By LOGAN CHO
The COVID-19 pandemic has been harsher and lasted longer than many of us would have predicted. While our media has been inundated with updates on death tolls and economic depression, there has been little conversation of healthcare beyond the era of COVID-19. The first question that we ask when we hear of deaths: was it COVID? We have grown to expect the primary cause of death to be of coronavirus. But the impact of COVID-19 will extend beyond the individual, effecting fundamental and long-lasting change to our healthcare system.
By this point, it is clear that the public health ramifications are reaching well beyond the physical impacts of the virus. Social isolation, economic depression, soaring unemployment, and mandated closures all contribute to the adversity that we have had to face – notwithstanding the explosive, ever-present sociopolitical climate of a pandemic that is killing Black Americans at a rate almost three times that of whites. This hardship will likely last for months more.
A recent Kaiser Family Foundation publication found that half of the public have skipped or postponed medical care due to the pandemic, with one-fourth reporting worse health as a result. Many of these people do not plan to receive the care they need within the next three months. The public is simultaneously reporting declines in mental health. Furthermore, over 30% say they have had difficulty paying for household expenses, like food, rent, and medications. The figures are disproportionately damning among Black and Hispanic populations.
Taken together, the inaccessibility of medical care, deteriorating mental health, increasing poverty, worsening access to nutrition, and host of other challenges present a dark, impending storm. Cancer, diabetes, and other chronic diseases will all be rearing their untreated heads post-pandemic. Communities and policymakers must therefore act quickly and decisively to heal not only a sick population, but a fraying social fabric.
This storm of chronic health issues will be hitting at a time when the coverage system is exceptionally unstable. The unemployment that has ravaged our labor force leaves many families without health insurance in 2021. In many cases, these folks will enroll in Medicaid, which is jointly funded by states and the federal government.
The issue, though, is the limited capacity of cash-strapped states to absorb this increase in Medicaid enrollees. Masses will enroll in Medicaid in the upcoming year, and budgets will have to adapt to rising expenditures. Because the nature of Medicaid is through reimbursement and not direct allocation, states must set aside funds for Medicaid. To compensate for the anticipated rise in Medicaid costs, states must raise taxes or make prospective cuts to areas like education – both of which are morally unpalatable and politically impossible in the aftermath of a pandemic. With promissory federal aid unlikely to be pledged under the Trump administration, the onus will be on states to balance the books themselves.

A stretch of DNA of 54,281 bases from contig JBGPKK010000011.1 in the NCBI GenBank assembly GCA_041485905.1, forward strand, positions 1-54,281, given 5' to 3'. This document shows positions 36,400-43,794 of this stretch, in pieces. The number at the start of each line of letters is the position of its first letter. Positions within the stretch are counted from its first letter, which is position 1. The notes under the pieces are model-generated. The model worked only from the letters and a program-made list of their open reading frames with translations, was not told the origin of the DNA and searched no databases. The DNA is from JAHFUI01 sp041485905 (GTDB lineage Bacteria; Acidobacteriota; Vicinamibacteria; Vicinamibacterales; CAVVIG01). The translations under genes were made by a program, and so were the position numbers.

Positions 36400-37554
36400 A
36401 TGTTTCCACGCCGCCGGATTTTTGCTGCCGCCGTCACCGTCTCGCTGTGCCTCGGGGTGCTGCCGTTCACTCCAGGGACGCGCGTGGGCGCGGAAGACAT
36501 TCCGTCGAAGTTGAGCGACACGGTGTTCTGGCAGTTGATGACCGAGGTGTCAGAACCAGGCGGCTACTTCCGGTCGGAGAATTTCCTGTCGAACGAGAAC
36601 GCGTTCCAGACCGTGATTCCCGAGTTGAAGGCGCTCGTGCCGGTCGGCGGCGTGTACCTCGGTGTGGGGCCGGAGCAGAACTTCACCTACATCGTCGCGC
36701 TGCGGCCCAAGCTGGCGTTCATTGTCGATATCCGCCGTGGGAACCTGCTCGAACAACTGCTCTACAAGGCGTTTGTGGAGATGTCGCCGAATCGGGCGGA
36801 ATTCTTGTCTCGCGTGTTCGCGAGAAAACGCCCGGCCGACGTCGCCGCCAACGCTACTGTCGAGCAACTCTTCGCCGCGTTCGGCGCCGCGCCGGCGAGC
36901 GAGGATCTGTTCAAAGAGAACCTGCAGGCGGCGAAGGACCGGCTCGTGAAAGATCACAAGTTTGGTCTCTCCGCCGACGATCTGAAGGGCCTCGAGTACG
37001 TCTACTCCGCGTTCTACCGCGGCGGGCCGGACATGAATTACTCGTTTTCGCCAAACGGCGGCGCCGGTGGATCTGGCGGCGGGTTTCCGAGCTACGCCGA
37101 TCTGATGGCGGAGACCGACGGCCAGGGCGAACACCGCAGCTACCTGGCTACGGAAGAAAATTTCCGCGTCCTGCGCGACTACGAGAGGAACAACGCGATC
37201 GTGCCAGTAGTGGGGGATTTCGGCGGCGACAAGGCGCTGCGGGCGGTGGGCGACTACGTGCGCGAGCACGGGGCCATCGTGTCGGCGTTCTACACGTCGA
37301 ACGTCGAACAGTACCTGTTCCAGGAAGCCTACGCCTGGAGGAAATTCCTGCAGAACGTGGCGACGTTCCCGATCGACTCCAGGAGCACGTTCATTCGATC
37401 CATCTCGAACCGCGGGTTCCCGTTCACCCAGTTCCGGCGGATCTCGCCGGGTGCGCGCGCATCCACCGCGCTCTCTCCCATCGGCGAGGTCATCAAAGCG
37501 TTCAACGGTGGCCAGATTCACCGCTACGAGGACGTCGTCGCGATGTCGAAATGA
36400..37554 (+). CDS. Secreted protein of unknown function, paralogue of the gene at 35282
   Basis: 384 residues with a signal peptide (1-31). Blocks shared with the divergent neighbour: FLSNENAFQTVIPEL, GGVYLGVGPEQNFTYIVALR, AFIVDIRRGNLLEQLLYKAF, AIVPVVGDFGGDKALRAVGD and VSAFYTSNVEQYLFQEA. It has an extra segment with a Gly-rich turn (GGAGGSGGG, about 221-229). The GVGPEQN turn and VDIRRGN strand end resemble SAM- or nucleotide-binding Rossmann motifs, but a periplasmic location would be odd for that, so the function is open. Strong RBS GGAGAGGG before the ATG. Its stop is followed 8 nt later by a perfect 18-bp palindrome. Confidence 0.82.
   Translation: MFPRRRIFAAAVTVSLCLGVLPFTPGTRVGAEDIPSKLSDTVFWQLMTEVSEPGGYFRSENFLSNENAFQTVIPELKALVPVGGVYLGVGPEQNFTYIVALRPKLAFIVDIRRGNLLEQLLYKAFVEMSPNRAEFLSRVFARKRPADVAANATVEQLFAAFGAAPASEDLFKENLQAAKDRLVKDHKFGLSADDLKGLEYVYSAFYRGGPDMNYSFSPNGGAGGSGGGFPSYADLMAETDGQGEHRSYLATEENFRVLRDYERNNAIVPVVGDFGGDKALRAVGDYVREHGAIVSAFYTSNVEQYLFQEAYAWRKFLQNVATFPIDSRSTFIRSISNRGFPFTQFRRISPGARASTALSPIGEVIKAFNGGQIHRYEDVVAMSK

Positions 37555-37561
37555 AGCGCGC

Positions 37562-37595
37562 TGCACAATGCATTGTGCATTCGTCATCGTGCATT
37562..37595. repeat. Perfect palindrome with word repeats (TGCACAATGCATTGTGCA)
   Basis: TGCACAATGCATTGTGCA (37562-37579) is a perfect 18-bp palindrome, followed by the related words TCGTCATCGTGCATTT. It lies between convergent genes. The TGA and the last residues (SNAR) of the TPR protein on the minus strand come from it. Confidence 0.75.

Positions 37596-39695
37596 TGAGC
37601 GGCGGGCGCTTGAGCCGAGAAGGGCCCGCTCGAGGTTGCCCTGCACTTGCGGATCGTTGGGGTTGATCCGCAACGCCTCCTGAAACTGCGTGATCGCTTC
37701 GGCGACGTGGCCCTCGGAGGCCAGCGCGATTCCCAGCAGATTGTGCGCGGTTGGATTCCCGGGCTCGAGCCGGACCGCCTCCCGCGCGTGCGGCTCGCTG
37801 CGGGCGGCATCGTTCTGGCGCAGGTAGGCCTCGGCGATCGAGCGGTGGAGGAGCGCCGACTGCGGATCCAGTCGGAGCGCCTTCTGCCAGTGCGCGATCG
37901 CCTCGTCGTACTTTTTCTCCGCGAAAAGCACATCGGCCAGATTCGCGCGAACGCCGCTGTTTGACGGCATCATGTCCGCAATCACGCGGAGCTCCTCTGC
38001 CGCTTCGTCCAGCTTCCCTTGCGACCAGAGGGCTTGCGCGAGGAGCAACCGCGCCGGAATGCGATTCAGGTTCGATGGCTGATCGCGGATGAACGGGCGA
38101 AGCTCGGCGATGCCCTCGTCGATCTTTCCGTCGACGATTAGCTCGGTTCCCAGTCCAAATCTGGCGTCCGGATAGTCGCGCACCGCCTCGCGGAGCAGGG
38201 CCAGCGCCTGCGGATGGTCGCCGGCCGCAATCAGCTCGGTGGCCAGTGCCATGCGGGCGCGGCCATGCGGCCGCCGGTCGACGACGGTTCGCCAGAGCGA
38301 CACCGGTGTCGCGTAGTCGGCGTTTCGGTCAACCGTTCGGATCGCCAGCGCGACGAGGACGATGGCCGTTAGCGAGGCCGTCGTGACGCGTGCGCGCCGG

States that have expanded their Medicaid coverage will face greater 2021 enrollment and, consequently, greater gross economic burden. In states that have yet to expand Medicaid, low-income groups may be financially crippled if they don’t qualify for Medicaid. Regardless of expansion status, our healthcare system will experience overwhelming stress that will further expose its limitations. Individuals and states alike will struggle to pay for healthcare.
The result? An incensed public demand for a more robust health safety net in the form of Medicaid expansion.
Change in the wake of the pandemic is inevitable. Our current healthcare system is incapable of functioning through a pandemic and is plagued with vast racial and socioeconomic inequality. The COVID-19 pandemic will undoubtedly push our healthcare system toward more government coverage, via a public option or universal coverage. The distance and degree to which the push is maintained will mark the greatest change in the structure of the American healthcare system since the Affordable Care Act. Ultimately, though, we shouldn’t care how precisely it is changed. For now, more than ever, we just need a healthcare institution that can be equitably accessed by all people in all times.
Logan Cho is a recent graduate of Brown University and incoming medical student at the Icahn School of Medicine at Mount Sinai.